Perhaps you were right, but I don’t think you could sit still long enough for me to tell you, and you would blush and ask me to tickle you instead of talk as soon as I said I love you. I am writing to you right now, to you at 8-and-a-half-years-old, but also to you at some older date when you might read this. Mostly what I want to say is simply that I see you, I love you, and am amazed by you.

sean reading at bookstore in denver

Eight is the year you became a real reader, though you’ve long known how to read and enjoyed books. In the past though, you really preferred to read with someone. You liked reading for the shared experience. This year you made the leap to enjoying it on your own.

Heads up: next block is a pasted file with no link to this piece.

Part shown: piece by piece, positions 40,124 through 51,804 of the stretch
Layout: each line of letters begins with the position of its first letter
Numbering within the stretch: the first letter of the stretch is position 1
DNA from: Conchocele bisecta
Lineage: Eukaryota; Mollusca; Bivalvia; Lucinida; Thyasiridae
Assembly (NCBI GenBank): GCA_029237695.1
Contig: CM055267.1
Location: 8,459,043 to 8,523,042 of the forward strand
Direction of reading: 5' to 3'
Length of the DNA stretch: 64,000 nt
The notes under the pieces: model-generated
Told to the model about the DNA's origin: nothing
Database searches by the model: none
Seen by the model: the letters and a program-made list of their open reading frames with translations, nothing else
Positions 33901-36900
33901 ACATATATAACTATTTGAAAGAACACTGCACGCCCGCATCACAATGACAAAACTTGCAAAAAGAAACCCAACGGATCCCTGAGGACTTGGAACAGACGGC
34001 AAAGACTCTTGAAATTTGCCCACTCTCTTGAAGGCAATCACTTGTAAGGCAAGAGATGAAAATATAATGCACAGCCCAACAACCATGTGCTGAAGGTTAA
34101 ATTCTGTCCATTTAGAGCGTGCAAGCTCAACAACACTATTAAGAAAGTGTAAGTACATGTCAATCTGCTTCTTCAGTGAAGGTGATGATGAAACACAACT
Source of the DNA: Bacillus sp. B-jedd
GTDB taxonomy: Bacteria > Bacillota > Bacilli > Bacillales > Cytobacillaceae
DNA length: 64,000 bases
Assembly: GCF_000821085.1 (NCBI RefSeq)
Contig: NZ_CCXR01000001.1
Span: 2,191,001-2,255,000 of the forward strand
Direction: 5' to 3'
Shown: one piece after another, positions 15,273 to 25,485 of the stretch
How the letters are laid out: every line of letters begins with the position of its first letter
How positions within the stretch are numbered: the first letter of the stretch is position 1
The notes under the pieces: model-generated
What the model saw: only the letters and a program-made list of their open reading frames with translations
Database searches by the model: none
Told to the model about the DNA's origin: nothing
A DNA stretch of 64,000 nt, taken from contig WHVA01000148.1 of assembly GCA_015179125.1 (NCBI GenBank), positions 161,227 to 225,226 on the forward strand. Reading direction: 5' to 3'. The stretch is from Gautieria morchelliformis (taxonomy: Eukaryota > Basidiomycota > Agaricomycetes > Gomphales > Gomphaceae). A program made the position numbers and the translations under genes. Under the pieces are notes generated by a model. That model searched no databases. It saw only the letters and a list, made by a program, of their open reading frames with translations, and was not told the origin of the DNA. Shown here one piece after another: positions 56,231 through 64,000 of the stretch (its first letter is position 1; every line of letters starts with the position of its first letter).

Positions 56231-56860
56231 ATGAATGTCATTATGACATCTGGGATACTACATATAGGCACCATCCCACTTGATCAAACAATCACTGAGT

To borrow Whitman’s phrase, you contain multitudes. Shy at times, but an extrovert at heart. Joyful and exuberant, but eager to retell any sad story you hear. I don’t pretend to have fully grasped you by any means. You confound me, challenge me, and teach me, just as you did as a toddler. You were probably three by the time it dawned on me that you were an extrovert in a family of introverts, and just giving you more opportunities to be social made you more content.

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From day one you seemed fully in your body and at home in this world. You love to move, whether it be racing toward home plate or shaking your boogie in a dance off. You play with gusto, and I see more than a bit of your dad in you as you race to be the first, to climb the highest. You have his love of adventure, his physicality and his competitiveness.

2013 08 02_2611 sean up high